A Hong Kong blog that does a lot more than blog
Meredith McBride is a writer and blogger. In January of this year, she helped launch HK Helpers Campaign, a media blog and advocacy platform calling for an end of domestic worker abuse in Hong Kong.
Hi Meredith. Thanks for coming on QQQQQ! What is the HK Helpers Campaign?
Hong Kong Helpers Campaign is a legal and media advocacy platform that aims to amplify the voices of domestic workers and the groups that represent them. At our core, we are a group of volunteers who bring attention to issues facing domestic migrant workers here in Hong Kong.
What do you think is the biggest obstacle standing in the way of equal rights for domestic helpers in Hong Kong?
I honestly think that lack of universal suffrage is a huge hindrance in the peoples’ ability to change outdated policies, including those pertaining to domestic workers. Because Hong Kongers can’t elect their leaders, there is no way to nominate people who represent their interests. There is also little space for truly open dialogue. Discussions on migrant workers’ rights in Hong Kong have been going on for decades with few changes. Under a democratic nomination or election system, parties could discuss alternatives and come up with a realistic solution that incorporates the concerns of all interested parties.
What is it about Hong Kongers that allows such injustice to happen?
I don’t think these problems are Hong Kong specific- they occur in other areas of the world. Because of the nature of their job, domestic workers are literally not very visible in society. Often, the only proof we see of physical abuse are photos domestic workers take themselves. Likewise, overcharging by agencies rarely has a paper trail. For someone who has no or limited contact with domestic workers, it’s very easy to overlook or misunderstand what is actually happening.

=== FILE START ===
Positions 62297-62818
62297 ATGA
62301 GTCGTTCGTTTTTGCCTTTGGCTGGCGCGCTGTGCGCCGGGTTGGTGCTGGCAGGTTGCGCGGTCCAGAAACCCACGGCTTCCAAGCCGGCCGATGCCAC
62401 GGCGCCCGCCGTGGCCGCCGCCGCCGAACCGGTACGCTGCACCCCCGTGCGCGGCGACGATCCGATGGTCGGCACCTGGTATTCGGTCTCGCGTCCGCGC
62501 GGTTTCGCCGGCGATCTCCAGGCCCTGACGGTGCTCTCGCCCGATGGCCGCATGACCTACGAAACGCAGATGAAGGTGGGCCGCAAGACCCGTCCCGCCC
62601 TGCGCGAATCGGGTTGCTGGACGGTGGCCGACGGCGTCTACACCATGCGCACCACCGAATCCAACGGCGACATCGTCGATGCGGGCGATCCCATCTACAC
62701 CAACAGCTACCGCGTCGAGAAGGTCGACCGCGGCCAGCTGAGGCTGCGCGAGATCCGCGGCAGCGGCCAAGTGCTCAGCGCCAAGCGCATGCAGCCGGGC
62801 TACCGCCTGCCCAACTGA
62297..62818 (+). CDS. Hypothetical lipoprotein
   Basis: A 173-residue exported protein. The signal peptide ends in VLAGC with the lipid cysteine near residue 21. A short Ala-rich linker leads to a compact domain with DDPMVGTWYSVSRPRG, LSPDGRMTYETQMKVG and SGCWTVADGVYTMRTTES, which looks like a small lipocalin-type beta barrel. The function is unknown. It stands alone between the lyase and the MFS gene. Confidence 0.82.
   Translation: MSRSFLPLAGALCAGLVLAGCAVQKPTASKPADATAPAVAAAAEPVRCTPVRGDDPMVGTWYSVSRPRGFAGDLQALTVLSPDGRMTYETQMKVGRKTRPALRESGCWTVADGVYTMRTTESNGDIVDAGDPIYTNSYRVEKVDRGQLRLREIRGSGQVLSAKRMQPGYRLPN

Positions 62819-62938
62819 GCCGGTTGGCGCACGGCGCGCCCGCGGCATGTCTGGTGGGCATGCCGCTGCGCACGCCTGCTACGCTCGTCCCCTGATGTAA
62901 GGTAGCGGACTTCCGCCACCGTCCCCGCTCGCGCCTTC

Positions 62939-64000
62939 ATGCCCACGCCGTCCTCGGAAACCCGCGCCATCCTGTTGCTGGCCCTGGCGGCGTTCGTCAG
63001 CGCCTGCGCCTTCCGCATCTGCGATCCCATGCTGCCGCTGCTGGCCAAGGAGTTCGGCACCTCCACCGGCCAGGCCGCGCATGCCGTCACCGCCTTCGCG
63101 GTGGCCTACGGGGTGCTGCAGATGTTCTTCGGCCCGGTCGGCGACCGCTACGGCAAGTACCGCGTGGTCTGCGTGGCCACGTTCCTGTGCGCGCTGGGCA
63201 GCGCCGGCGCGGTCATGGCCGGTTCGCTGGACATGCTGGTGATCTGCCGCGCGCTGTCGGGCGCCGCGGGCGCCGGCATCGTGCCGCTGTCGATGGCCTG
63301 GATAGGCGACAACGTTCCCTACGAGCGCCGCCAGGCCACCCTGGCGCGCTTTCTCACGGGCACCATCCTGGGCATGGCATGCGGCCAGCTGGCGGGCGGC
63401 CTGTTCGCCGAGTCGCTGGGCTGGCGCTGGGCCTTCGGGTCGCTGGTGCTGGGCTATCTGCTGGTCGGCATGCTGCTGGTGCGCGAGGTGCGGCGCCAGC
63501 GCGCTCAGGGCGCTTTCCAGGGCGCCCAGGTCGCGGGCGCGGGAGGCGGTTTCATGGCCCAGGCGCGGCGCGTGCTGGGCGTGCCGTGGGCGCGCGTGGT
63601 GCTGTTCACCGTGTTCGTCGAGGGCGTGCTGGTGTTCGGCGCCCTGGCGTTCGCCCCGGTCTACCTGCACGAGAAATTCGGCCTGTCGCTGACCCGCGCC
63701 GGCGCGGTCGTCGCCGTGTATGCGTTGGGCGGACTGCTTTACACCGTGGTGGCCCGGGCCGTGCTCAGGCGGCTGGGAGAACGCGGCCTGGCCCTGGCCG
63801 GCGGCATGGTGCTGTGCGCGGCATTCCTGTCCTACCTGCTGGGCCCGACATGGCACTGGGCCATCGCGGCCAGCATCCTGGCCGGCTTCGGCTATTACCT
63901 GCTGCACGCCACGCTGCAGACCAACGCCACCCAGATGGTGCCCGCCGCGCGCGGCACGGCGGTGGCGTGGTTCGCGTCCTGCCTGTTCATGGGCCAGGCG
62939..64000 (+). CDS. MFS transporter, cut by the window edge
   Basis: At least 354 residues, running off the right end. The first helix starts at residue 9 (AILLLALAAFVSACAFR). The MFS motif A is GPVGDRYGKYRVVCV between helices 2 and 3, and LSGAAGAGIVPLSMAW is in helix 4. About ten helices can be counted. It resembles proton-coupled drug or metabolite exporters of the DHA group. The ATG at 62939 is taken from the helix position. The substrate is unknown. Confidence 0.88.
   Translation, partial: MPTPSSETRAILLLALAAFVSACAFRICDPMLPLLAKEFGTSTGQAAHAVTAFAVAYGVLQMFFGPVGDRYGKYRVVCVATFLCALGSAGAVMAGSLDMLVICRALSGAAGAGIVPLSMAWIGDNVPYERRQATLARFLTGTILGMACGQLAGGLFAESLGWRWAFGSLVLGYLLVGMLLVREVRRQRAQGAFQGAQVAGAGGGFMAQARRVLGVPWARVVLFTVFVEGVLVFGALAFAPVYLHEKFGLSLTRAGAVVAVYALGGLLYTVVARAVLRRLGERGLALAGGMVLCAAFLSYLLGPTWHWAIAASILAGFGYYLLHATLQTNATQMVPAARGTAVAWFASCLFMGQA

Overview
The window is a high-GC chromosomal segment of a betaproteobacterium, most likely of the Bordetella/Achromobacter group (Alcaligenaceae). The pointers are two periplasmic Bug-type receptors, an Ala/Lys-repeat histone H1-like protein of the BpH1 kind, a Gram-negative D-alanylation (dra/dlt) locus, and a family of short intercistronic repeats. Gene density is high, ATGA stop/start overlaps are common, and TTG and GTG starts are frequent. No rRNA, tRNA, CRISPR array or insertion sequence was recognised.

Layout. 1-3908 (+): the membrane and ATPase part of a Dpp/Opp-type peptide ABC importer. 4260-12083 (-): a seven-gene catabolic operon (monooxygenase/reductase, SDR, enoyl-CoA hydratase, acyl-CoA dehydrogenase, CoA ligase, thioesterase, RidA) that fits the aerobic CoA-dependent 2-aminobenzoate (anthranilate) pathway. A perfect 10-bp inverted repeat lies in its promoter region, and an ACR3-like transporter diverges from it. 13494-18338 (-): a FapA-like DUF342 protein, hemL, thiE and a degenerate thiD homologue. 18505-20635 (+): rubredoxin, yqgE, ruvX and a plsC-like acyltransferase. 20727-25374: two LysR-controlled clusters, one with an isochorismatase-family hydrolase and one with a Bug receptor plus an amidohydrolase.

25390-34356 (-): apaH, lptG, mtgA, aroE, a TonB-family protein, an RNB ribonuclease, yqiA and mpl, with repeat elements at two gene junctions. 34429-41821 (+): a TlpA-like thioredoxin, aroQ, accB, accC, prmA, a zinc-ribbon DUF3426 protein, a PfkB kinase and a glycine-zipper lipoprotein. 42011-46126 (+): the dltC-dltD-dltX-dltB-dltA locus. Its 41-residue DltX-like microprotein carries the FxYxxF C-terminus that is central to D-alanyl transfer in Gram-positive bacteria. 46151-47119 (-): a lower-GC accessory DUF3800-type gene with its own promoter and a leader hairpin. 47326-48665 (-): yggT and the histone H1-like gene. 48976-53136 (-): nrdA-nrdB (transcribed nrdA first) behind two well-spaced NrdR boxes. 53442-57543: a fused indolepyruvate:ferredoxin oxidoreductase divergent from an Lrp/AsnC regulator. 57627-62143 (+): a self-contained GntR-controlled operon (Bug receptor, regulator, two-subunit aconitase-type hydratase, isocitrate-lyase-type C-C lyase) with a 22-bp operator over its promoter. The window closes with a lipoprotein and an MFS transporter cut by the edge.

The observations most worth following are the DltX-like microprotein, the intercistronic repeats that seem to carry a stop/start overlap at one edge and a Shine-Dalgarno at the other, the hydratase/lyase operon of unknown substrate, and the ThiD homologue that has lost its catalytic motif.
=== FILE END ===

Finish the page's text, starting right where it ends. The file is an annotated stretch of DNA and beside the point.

In my opinion, the “live in” rule seems to be the biggest culprit in the long work hours issue. What are your thoughts on this, and are you doing anything to help this issue?
We agree. Requiring workers to ‘live in’ not only leads to abuse of working hours and exploitation, but it makes it difficult for workers to maintain relationships with a local support network and families in their home countries. Given a choice, most domestic workers would actually prefer to ‘live in’. However many employers as well as domestic workers would like to be given the option so each can determine what works best for their particular situation.
The government guarantees workers ‘adequate living conditions’ but doesn’t define what these are, nor does it have any way for domestic workers to complain about living situations. Minimally, they should evaluate employers’ premises to guarantee workplace safety just as they would with any other industry.
We just released a collaborative video project that asks ‘What if you had to live at work?’ It portrays a man sleeping under his desk in his office. The ‘live in’ rule seems rather ridiculous when put in this context.